I Try Arch (btw)  |      17.02.2023   4min read 

Of course I need to listen to my favorite radio station while working, so I need something to play it in the background.

Summon the daemon

Instead of a media player floating around my desktop all the time, I wanted a solution which just plays music in the background. For that, I chose the Music Player Daemon with it’s classical client/server architecture. While the daemon is running in the background playing music, I don’t need a client to be active all the time, and I can control it from the command line with mpc. Obious bonus point: There’s a lot of different clients out there, and some of them have ridiculous names πŸ˜† So that nicely fullfills my requirements. Yeah!

To get it running, all I had to do was:

$ pacman -S mpd mpc
$ systemctl --user enable --now mpd
$ mpc add $STREAM_URL && mpc play

And: 🎢 πŸ“» πŸŽ‰!

While the initial setup was pretty easy, I had to do quite some tweaking to get it working nicely. Sound was playing well with the default config, however it didn’t integrate with PulseAudio at all (which means it’s streams weren’t visible in pavucontrol et. al.) Having no config, mpd defaults to autodetecting one soundcard, and apparently it connected itself directly via ALSA. So I needed to put this little section into ~/.config/mpd/mpd.conf:

audio_output {
    type        "pulse"
    name        "Pulse Audio"

The next thing that caught my attention was the socket, which is used for communication between mpd and it’s clients. By default, mpd listens on port 6600 on all interfaces. That certainly makes sense if you want to use it over the network, however this is not something I typically want to do on a desktop.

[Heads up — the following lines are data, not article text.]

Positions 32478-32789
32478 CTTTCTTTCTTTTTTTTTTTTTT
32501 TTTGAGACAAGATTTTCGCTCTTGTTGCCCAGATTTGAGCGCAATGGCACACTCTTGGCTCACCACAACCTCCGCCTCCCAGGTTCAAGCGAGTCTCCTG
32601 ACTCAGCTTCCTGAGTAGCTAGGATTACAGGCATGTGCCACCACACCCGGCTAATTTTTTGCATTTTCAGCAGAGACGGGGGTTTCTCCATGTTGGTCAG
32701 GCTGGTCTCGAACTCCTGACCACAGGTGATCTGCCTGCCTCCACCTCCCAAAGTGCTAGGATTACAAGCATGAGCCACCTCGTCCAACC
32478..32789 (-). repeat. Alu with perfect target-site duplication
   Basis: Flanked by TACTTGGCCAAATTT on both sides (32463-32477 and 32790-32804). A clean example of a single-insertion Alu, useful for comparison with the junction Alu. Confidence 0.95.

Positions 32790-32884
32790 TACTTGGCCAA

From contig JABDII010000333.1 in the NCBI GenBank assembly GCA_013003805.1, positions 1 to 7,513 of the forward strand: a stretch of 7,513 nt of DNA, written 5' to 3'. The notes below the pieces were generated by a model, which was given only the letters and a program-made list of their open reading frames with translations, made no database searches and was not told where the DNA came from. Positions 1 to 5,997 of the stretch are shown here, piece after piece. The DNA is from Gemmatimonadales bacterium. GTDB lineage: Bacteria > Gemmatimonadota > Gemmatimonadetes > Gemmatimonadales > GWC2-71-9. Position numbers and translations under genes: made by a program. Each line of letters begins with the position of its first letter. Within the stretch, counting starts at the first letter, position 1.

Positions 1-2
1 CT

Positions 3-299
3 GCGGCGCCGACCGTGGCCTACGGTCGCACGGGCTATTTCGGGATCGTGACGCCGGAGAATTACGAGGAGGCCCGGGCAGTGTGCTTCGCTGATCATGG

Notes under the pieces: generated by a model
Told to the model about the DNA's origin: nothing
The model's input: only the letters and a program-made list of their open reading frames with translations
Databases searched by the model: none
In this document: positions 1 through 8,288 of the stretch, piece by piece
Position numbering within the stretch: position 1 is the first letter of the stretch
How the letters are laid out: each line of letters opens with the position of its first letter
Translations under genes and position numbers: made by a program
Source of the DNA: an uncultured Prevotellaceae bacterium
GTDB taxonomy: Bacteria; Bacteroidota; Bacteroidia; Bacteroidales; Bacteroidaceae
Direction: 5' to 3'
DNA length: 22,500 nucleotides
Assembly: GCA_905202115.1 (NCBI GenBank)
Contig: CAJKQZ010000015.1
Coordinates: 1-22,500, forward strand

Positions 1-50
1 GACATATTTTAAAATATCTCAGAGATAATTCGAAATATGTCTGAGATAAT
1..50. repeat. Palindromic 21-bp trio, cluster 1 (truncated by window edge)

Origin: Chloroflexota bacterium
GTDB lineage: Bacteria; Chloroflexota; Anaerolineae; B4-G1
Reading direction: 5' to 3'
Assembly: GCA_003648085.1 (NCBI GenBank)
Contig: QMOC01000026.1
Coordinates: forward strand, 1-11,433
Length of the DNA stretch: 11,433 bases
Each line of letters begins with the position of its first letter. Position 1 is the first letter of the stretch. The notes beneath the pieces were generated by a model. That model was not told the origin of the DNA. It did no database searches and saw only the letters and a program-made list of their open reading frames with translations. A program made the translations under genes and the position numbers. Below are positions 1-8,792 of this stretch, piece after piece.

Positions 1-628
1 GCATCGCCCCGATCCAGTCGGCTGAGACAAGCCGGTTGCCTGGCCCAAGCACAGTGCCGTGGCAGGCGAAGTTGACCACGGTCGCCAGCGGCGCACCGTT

There are two ways to change this, and they correlate with how mpd should be started. Apart from changing the bind_address in the config file, there is also the option of using a socket managed by systemd, which brings the additional advantage of socket activation. That means systemd will listen on the socket and only start mpd itself when someone actually tries to connect to the socket. I really like this idea of on demand activation, so I went with it. Consequently, I had to edit the unit file of the socket, to change where it binds, with systemctl --user edit --full mpd.socket, to look like this:



(I needed to do a full edit, as with a drop-in the Listen directive would be appended instead of replaced.)

Now with the daemon set, the clients need to know, too. By default, mpc tries to connect to localhost:6600, unless otherwise told with the --host flag or the MPD_HOST environment variable. So to set this, I added this line to ~/.pam_environment:

MPD_HOST        DEFAULT="${XDG_RUNTIME_DIR}/mpd/socket"

And there we go πŸŽ‰

Waybar module

To have some kind of visual feedback about the music playback, I enabled the mpd module for waybar. However, this interfered with the socket activation, as waybar would immediately try to connect to the mpd socket. That, in turn, would trigger systemd to start mpd, so it would basically always be active and not only when I actually want it. Unfortunately, there is no option for the mpd module to be enabled only when mpd is active, but a custom module can do that!

I quickly created a custom module using mpc current to display the current stream, and systemd is-active to determine if the module should be active. This is the relevant snippet from ~/.config/waybar/config:

    "custom/radio": {
        "format": " {}",
        "exec": "mpc current",
        "exec-if": "systemctl --user --quiet is-active mpd",
        "on-click": "",
        "on-click-right": "systemctl --user --quiet stop mpd",
        "interval": 10

This approach still has some annoyances, so I might have to reiterate on that. But it’s a good start.


Here’s how it looks

Oh and in case you saw the script in the on-click action: Stay tuned!